Our attitude toward our money and our belongings is meant to look less like a game of Tug-of-War and more like a game of Hot Potato – it isn't about holding on with all our might; it's about tossing our excess away before it burns us, and trusting that God will take care of us in his service.
Isn't it great that, during his darkest night in the Garden of Gethsemane, the Lord Jesus didn't voice all our objections to showing mercy? Can you imagine a world where Jesus says to the Father, “I'm not giving up all I have for them – I'm not going to the cross – because it's too much to ask! I can't afford it, and I don't want to get hurt. Besides, look at how lazy they are! Look at how useless they are! They'll never change. And besides, many of them don't want to help others; they just want a handout. If I give them this one thing, they'll just keep coming back for more whenever they need something, and I'll never hear the end of it. That's so annoying, Father. And if I give them this life of mine, think how they'll squander it, think how they'll misuse it! That's it, that's the last straw – you can forget the cross.”
What a dark world that would be. Thank God that his Son has a heart better than ours! He showed mercy, he showed generosity – and he calls us to be like him and help others, even in our own midst as well as beyond it, with their material, social, and spiritual poverty.
In Greece, I couldn't communicate with the beggars I saw – I didn't speak Greek, they didn't speak English. I couldn't get a sense of their sincerity, couldn't assess whether they were really hungry, or really in need of clothing or shelter or any of the other things Isaiah names. I couldn't find local charities that care for those needs in constructive ways, avoiding relationships of perpetual dependence.
But I don't have those obstacles in America. Here, if I apply myself, I absolutely can speak with people in need – get to know them, learn about their lives and their situation; I absolutely can provide for their needs in concrete ways by buying them meals, helping them find work and get to work, funding their shelter, helping them in body and spirit. And when that gets overwhelming, I absolutely can find charitable organizations that equip people in need to reach self-sufficiency, so that they can begin to experience the joy of helping those with less.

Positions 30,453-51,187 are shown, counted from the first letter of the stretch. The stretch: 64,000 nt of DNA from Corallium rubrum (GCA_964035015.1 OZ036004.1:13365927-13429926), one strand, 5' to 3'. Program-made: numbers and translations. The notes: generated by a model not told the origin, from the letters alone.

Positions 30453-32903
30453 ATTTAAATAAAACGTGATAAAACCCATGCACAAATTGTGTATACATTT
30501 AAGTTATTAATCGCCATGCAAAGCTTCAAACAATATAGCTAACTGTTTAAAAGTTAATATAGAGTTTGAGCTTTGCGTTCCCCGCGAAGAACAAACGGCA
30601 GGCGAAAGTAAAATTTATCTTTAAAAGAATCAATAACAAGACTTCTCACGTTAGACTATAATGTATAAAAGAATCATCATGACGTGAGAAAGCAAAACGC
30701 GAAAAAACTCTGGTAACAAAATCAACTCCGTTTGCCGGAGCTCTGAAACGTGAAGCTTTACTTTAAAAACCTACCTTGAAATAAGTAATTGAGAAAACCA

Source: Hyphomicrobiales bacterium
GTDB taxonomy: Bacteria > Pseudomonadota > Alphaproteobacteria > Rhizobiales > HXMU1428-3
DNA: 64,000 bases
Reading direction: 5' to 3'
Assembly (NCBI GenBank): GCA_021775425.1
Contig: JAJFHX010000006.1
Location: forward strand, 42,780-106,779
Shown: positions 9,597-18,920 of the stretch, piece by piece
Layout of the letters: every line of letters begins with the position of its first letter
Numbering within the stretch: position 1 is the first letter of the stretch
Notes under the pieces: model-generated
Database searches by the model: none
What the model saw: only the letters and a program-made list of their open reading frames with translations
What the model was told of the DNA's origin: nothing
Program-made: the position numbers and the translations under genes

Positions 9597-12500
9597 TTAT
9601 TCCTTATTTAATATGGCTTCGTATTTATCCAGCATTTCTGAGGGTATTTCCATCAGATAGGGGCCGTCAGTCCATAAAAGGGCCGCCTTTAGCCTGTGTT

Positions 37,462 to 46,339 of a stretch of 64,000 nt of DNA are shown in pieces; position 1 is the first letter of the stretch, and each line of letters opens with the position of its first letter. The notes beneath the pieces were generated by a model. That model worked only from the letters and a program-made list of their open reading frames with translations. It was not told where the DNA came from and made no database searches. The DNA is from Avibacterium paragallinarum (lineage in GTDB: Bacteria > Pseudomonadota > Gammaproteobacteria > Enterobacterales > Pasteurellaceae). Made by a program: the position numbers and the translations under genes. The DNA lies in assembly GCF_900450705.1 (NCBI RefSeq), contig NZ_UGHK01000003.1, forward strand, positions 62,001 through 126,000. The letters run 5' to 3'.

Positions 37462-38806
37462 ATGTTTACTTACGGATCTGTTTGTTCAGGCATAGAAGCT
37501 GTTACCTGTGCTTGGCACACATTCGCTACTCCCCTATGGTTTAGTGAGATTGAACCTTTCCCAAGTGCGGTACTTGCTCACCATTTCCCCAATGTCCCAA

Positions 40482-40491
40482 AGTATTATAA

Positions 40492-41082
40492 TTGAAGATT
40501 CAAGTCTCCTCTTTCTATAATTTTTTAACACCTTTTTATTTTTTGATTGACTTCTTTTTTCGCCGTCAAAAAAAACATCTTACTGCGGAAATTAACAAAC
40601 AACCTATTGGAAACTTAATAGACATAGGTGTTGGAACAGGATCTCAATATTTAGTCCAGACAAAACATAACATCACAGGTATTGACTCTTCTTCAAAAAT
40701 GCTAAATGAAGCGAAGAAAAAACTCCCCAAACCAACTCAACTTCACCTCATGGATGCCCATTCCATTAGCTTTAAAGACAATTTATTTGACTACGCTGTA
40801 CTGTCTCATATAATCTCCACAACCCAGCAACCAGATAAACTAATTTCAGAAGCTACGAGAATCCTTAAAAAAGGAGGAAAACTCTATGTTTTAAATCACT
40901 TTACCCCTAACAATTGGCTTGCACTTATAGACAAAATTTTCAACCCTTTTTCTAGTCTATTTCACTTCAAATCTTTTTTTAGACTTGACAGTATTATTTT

I may not have much by middle-class American standards, but I can do those things! And so can each of you – even if it's just pennies to start. And so can we, as a church. But one thing we can't afford to do is hoard all our wealth to ourselves, like the rich young ruler who “went away disappointed” (Mark 10:22).
You might be wondering, “Isn't this supposed to be a sermon about Lent?” You're right – it is. “What on earth does this have to do with Lent?” I promise you, it does. What biblical theme is Lent mostly about? Search for “Lent” on Google, and there's one word you'll see again and again: “Repentance.” Lent is all about repentance – that change of mind, that change of heart, that change of lifestyle, that turns us away from our old patterns and points us in God's direction again. John the Baptist was a fiery preacher of repentance “to all the people of Israel” (Acts 13:24). And he lived it – he was no hypocrite. In fact, you could say that John's whole life was Lent! He wore camel-hair clothes, he lived on locusts and wild honey, he fasted – he must have, to live like that, and the Bible outright tells us that “John's disciples often fast and pray” (Luke 5:33).
John the Baptist lived Lent from childhood to the chopping block, and repentance was his theme all his days long – after all, “John the Baptist appeared in the wilderness,” writes Mark, “preaching a baptism of repentance for the forgiveness of sins” (Mark 1:4). And when he castigated the crowds, he told them to “produce fruit in keeping with repentance” (Luke 3:8). They couldn't rely on their ancestry, their background, to keep them in the covenant: “The ax is already at the root of the trees, and every tree that doesn't produce good fruit will be cut down and thrown into the fire” (Luke 3:9).
That's why Lent is so important – because Lent is about repentance, and repentance is a matter of life or death! So it's no surprise that the crowds asked – just like the crowds asked Peter on Pentecost – “What should we do, then?” (Luke 3:10).
And do you remember what John said? “Anyone who has two shirts should share with the one who has none. And anyone who has food should do the same” (Luke 3:11). That's amazing! If you have just two shirts in your closet (I must have a couple dozen, at least), and you meet somebody who hasn't got a single one, go down to one yourself for their sake. When John thinks about what repentance looks like for the crowds – people with lives back in the city, back in their villages, back in their country huts – it looks like sharing. It looks like generosity.